The reason this isn’t a problem in pistols, as opposed to revolvers, is that the rounds in a pistol aren’t being held captive by their rim, but are instead in a magazine that allows them to move (albeit very little) as a unit; there are no forces acting on the bullet to pull them out of the case. In fact, any recoil forces act to push the bullet further into the case as the round tries to remain still as the magazine recoils with the pistol.

Gary Howell

Mike was right regards the Lee crimp die. It really lets you make your ammo to high end specs. I guess the old wheel guns retro fitted to 45acp didn’t generate enough recoil impulse to be a problem for the troops of WW2.


I have been shooting revolvers for nearly 60 years and have never had such a problem. Those revolver are 22, 22 magnum, 38s both Smith and Wesson and Colt, 357 magnums, 41 magnums and all time favorite 44 magum. All of these were barrel lengths from 3 in 6 inch. Never a problem of any kind.
I;m pleased with my never let me down revolvers unlike the frequent jamming autos.


I have two fine 9mm revolvers, both Smith & Wessons. One is a seven shot and one an eight. The same bullet migration situation existed.
The solution was very simple. Buy a Lee crimp die and heavy crimp all rounds before snapping them into their full moon clips.
Situation resolved.


Revolvers in general would not make my Recommended Arms List. There’s nothing inherently wrong with them, but situations in which they offer a definitive advantage over a semi-automatic pistol are few. Specifically, a revolver is better if you end up jabbing the target with the barrel before shooting or plan to leave it in a drawer for years at a time. At the same time, compared to a 5-shot DAO revolver a 6+ shot single-stack striker-fired pistol will be thinner (and generally smaller overall), have less felt recoil, be simpler and faster to reload for anyone not named Miculek, and… Read more »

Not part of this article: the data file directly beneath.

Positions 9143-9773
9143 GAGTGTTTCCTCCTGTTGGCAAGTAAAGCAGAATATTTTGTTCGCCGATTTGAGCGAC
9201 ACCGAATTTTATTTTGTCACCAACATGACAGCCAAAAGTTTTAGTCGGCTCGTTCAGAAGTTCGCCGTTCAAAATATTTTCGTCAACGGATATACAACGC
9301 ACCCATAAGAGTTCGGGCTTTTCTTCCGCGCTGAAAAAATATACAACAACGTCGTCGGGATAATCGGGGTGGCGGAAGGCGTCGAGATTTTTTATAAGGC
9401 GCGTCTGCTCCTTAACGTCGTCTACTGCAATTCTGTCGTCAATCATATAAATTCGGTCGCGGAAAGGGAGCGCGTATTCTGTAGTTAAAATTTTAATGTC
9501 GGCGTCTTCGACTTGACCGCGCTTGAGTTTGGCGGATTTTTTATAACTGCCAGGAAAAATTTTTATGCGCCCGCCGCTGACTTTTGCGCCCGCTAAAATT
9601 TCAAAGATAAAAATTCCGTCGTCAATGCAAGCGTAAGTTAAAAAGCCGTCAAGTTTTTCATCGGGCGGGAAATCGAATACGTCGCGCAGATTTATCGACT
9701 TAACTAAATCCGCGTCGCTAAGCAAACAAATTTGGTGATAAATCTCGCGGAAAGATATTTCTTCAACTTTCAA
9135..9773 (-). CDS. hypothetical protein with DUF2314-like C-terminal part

David C. Telliho

I have many experiences to the contrary, and several issues with your summation. The spray & pray method of semi-auto`s is no contest to calm revolver fire, which can be fired just as fast,if not faster. You mention a top pistolero. See also, Ed McGivern.

Wild Bill

@David T, I have his book “Fast and Fancy Revolver Shooting”!
@Adam, While I do not disagree, you forgot the most important advantage of all: revolvers do not leave all that embarrassing evidence behind. I am thinking that that Ruger GP 100 .22lr ten shot revolver combined with CCI quiet .22 ammunition might create some interesting possibilities.


The fact that revolvers can be fired as fast by someone at or near the pinnacle of shooting skill means little to the 90%+ of us who are not at that level. Additionally, I can see how a revolver “shooter” who leaves theirs in a drawer for years at a time rather than practicing with any regularity would be unable to competently handle a semi-auto pistol, and instead resort to “spray and pray”.

David C. Telliho

The venerable revolver in 22 cal. , is my choice. My ‘pinnacle’ of skill was decades ago. However, I can still deploy and fire in a timely fashion. Hit what I want, where I want. The scattered fired cases with prints on them, from the semi auto, give law enforcement a place for those cute little yellow flags. Note; I do carry a semi auto, of Walther manf.. But , when ‘afield’, I carry 3 revolvers & 2 semi`s, 5 knives. Calibers from 22, 38,45 acp,380.. Then there is ‘baby’. Whom I am quite fond of. Baby is a Rem.870,… Read more »

Jems Brigham (Bigg) Bunyon

I have a Smith & Wesson 610 that does the same thing. But since I cast boolits and roll my own, I can work around it with lighter loads or even tighter taper crimping. But it bothers me that such a nice revolver works best when it’s NOT used to its fullest potential. I’m guessing the taper crimped rounds in the pistol grip of a semi auto just don’t feel the “inertial impulse” the same rounds feel higher up and farther forward in the cylinder of a revolver. Much shorter moment arm in the magazine than in the cylinder sort… Read more »